New York State Attorney General Andrew Cuomo's office charged today in a civil lawsuit that the nation's largest mortgage and property services corporation, its home appraisal subsidiary and the nation's largest savings and loan giant conspired to inflate the value of home appraisals, earning higher profits for the bank but leaving homeowners holding potentially risky debt loads.
And the attorney general says his office has the e-mails to prove it.
According to civil court papers filed in New York City, at least 50 e-mails between executives from the mortgage and property services conglomerate, First American Corporation, its wholly owned subsidiary, eAppraiseIT, and Washington Mutual document a "raise the value" scheme.
According to the attorney general's office, the scheme was hatched in an effort to satisfy the demands of savings and loan giant Washington Mutual that would in turn allow IT to write an increased amount of loans for more money.THE BLOTTER RECOMMENDS
"The independence of the appraiser is essential to maintaining the integrity of the mortgage industry. First American and eAppraiseIT violated that independence when Washington Mutual strong-armed them into a system designed to rip off homeowners and investors alike," said Cuomo in a statement.
While profitable for Washington Mutual, the loans, especially in a declining housing market, put consumers at risk of being "upside down" on their home loans, the AG's office said. In that situation, should they attempt to sell or refinance their property, they might owe more in loans than the property is actually worth.
"The blatant actions of First American and eAppraiseIT have contributed to the growing foreclosure crisis and turmoil in the housing market. By allowing Washington Mutual to hand-pick appraisers who inflated values, First American helped set the current mortgage crisis in motion," Cuomo said.
To carry out the scheme, Washington Mutual allegedly asked that eAppraiseIT -- which performs about 50,000 appraisals a month nationally -- to use a "preferred list" of independent appraisers rather than appraisers from its own staff of more than 12,500 who, according to the court papers, were not bringing in the property values that Washington Mutual was seeking.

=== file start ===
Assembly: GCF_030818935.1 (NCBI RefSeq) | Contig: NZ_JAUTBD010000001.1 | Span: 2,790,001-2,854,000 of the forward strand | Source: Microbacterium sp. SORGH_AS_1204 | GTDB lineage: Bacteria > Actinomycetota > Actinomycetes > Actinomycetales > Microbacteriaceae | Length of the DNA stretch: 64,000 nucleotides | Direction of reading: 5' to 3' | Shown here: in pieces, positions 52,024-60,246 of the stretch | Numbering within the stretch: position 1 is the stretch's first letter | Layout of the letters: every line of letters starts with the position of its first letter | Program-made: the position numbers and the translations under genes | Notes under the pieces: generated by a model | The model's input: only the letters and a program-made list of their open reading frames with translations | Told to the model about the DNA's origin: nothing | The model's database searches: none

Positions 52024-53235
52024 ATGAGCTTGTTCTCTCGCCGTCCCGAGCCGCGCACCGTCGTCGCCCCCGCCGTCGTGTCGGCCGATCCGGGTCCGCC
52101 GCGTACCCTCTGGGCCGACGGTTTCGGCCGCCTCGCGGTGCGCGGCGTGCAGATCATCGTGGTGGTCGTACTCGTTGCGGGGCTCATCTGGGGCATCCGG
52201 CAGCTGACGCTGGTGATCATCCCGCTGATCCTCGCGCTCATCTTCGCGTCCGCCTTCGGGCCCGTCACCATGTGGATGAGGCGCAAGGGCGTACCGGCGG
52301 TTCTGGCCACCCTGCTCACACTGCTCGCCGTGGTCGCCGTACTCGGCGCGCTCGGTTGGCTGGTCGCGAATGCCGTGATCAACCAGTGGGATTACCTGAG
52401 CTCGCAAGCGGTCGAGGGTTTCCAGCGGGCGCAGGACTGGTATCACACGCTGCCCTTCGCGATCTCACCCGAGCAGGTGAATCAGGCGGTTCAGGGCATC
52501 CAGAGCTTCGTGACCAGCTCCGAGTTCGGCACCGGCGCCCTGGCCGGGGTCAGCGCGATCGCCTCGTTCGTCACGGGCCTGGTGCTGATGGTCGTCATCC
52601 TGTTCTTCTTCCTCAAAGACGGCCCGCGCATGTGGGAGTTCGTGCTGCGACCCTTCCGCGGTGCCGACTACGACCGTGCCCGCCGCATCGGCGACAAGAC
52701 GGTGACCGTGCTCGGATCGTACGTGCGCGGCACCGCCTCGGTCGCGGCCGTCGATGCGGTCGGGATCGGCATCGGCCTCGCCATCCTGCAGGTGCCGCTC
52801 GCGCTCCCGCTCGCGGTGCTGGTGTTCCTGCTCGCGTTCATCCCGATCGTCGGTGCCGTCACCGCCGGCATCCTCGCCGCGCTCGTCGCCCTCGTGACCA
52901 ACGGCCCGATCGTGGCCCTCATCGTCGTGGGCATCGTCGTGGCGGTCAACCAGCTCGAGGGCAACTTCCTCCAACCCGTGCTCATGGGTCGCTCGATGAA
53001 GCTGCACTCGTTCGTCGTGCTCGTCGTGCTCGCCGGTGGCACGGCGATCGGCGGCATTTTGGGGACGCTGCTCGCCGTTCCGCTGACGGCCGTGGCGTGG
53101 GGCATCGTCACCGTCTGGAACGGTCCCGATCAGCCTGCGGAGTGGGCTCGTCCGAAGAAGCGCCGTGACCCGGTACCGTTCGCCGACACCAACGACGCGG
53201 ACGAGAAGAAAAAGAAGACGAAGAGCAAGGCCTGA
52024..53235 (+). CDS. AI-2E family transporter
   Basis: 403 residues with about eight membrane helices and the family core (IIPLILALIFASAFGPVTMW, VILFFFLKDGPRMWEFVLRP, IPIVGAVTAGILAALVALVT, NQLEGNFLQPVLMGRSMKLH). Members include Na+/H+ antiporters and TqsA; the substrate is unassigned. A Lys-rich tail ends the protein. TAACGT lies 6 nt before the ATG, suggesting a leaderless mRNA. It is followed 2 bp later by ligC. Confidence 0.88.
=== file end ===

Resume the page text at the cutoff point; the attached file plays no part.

For eAppraiseIT, the alleged directive was a bitter pill. Not only was it potentially illegal, but it also reduced profitability on each appraisal as a result of higher fees to the outside appraisers, according to e-mails in the court papers.
"We've agreed to roll over and just do it," wrote Anthony Merlo, the president of eAppraiseIT, in an e-mail to First American Corporation on Feb. 22, 2007. "In short, we will now assign all Wamu's (Washington Mutual's) work to Wamu's 'Proven Appraisers' (bypassing our Staff and Elites, including the ones we hired from Wamu)..."
He sent a follow up e-mail on April 17 noting that he viewed the practice "as a violation" of rules and regulations issued by the Federal Deposit Insurance Corporation (FDIC), the Uniform Standards of Professional Appraisal Practice (USPAP), the Office of Thrift Supervision (OTS) and the Office of the Comptroller of the Currency (OCC).
"In short, the issues are using their designated appraisers as mandated by the Wamu production force...and bypassing our panel. We view this as a violation of the OCC, OTS, FDIC and USPAP influencing regulation," Merlo wrote.
Still the stakes were high, and the practice allegedly continued.
"This is conduct that is going on today," Eric Corngold, executive deputy attorney general for Economic Justice, told ABC News.
In exchange for caving in to pressure from Washington Mutual, the conglomerate First American hoped to win new business for its Title and Flood insurance practices, Corngold said.